The very sweet Toni Betzner asked me for a guest post for her blog, My Write of Passage. Having noticed how I do a lot of giveaways and offers, she suggested I discuss the benefits of free.
This got me thinking. I keep reading contradictory information on this. Jack Eason complains that it attracts trolls. Effrosyni Moschoudi – and many others – have told me that free doesn’t work – in the sense that it fails to generate subsequent sales.
Also, this is a question that has troubled me a lot lately, As you all know, I’ve decided to keep Runaway Smile available in its entirety for blog visitors, wishing to both thank my followers and gain reviews.
So, does free work?
Quick answer: yes and no. It does as part of an overall strategy, and it can do wonders to put a new author on the map. However, it can be ineffective or even counterproductive if not used properly.
For New Authors
As I explain on my A-Z guide: How both my books reached #1 on Amazon, free books can be used to build a fan base. New authors keen to build their brand have used free to great effect. This can be done in innovative ways, like Matt Mason did with “Pirate’s Dilemma”, which he distributed via BitTorrent. As he puts it, getting your book in front of 160 million users is usually a good thing.
It has also been used in extremely creative ways by authors like Ksenia Anske, author of the Siren Suicides. Readers are encouraged to pay through a virtual tip jar, if they enjoyed the book. In a fascinating recent blog post titled I give my books away for free: here are my sales numbers, she announced that she has made $4,000 in little over six months that way. Her books were downloaded 1,600 times within the last 6 weeks. She also used her newly found fame as an author to raise money through Kickstarter, raising an extra $3,000.
What about the Rest of us?
I was reading a great post on how to monetize free, at the Author Marketing Experts blog. Penny, its author, was explaining how free stuff can help you sell more of the paid merchandise, but you have to be careful, because some people just want freebies. That’s fine, of course, but they are not your customers. She offers some helpful tips to help us maximize the use of free:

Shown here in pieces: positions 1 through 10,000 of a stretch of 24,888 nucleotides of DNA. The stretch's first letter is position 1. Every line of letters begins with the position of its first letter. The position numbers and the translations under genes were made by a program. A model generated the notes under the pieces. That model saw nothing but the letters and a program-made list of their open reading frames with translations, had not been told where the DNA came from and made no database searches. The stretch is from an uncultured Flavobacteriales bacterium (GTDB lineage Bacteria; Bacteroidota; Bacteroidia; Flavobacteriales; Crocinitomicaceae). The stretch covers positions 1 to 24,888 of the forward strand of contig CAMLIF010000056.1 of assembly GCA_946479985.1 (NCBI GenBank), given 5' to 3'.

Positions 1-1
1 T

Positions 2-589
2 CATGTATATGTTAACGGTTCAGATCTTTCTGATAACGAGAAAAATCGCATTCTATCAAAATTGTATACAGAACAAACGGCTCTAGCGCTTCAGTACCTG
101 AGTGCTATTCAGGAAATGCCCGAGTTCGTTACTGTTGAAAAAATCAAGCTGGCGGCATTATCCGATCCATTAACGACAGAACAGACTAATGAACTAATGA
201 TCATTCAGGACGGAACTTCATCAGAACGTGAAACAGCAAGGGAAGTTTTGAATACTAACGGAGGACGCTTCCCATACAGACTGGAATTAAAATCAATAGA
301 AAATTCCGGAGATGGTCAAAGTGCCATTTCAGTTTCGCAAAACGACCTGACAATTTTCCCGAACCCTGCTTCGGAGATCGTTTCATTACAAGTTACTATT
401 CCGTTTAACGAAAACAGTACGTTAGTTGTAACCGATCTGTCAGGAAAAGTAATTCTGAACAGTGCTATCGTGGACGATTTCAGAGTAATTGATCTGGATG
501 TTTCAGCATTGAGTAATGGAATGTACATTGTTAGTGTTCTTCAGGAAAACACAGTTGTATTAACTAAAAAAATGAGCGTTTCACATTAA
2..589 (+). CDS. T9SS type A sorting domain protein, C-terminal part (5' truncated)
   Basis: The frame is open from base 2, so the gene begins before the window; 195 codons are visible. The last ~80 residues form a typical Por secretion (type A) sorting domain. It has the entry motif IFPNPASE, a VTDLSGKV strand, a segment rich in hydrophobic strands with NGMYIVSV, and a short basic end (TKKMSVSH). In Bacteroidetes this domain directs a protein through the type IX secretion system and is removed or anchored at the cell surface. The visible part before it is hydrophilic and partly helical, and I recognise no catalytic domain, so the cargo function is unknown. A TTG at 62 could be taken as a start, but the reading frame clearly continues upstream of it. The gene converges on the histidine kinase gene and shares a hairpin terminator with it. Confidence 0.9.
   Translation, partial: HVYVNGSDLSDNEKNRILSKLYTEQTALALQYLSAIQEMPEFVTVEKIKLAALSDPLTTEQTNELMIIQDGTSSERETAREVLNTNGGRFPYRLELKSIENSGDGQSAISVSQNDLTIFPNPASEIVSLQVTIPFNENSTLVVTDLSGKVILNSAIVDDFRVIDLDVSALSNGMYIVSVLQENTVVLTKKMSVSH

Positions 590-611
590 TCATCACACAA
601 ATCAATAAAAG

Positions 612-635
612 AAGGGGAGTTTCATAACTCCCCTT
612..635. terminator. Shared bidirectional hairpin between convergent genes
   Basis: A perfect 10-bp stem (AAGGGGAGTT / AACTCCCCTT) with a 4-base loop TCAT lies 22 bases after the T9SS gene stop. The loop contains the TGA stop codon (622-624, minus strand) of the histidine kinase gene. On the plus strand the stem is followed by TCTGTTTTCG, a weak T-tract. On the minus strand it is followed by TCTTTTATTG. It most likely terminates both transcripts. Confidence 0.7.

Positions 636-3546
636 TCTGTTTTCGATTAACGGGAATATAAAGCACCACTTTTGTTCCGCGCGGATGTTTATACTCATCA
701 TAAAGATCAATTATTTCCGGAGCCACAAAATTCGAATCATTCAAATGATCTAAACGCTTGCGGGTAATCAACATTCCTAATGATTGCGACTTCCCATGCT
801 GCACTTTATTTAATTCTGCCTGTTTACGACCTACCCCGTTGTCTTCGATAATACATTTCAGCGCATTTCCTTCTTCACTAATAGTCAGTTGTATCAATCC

- Why free? You need to be clear as to why you are doing this. Unless you’re a charity, free content should be offered to make sales down the line. This can be done by helping build an email list, raise awareness, build your brand or get new people into your marketing funnel.
- What sort of free? Once you’ve figured out why you want to give away something, you can choose the what. For years, I’ve been giving away my Greek translation of the Tao Te Ching. I set up a virtual tip jar and waited to see what would happen. Four years and 7,000 downloads later, only one person had tipped – 10 bucks. Only ten people had actually thanked me for my work, despite me having a link saying “if you don’t want to pay, that’s fine, a simple thank you would suffice”. Then, a few months ago, I decided enough was enough, and set up a mechanism to ask for people’s emails before they can download the file. The book is still free, but I also link to a print version on Createspace. Downloads have plummeted from thirty a day to just a couple, but last month I made more from selling the print copy that I had from tips during the past four years. I also have collected hundreds of emails from people who are genuinely interested in my message. In my book (pun intended), that’s a win. 🙂